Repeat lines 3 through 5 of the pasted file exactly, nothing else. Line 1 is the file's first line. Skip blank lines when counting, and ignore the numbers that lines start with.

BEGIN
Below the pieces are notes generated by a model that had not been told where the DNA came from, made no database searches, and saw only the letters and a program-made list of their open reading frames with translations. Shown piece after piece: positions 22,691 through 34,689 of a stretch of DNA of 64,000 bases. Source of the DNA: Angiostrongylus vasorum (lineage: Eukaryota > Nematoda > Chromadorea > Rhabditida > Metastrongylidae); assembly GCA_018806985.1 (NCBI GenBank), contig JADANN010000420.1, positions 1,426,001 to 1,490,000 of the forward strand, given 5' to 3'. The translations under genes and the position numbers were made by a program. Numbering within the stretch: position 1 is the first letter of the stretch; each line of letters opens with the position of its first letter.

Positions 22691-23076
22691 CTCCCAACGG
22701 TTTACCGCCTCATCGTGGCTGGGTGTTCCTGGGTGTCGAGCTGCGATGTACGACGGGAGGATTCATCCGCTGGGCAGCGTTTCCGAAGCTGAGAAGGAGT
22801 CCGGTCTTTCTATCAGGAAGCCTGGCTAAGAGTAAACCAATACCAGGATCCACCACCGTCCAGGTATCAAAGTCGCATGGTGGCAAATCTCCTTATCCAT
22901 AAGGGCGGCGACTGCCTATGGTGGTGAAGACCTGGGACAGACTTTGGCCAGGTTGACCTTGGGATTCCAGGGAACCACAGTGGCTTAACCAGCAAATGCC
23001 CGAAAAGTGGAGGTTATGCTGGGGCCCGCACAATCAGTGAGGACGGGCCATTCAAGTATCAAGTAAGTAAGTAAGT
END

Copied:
22691 CTCCCAACGG
22701 TTTACCGCCTCATCGTGGCTGGGTGTTCCTGGGTGTCGAGCTGCGATGTACGACGGGAGGATTCATCCGCTGGGCAGCGTTTCCGAAGCTGAGAAGGAGT
22801 CCGGTCTTTCTATCAGGAAGCCTGGCTAAGAGTAAACCAATACCAGGATCCACCACCGTCCAGGTATCAAAGTCGCATGGTGGCAAATCTCCTTATCCAT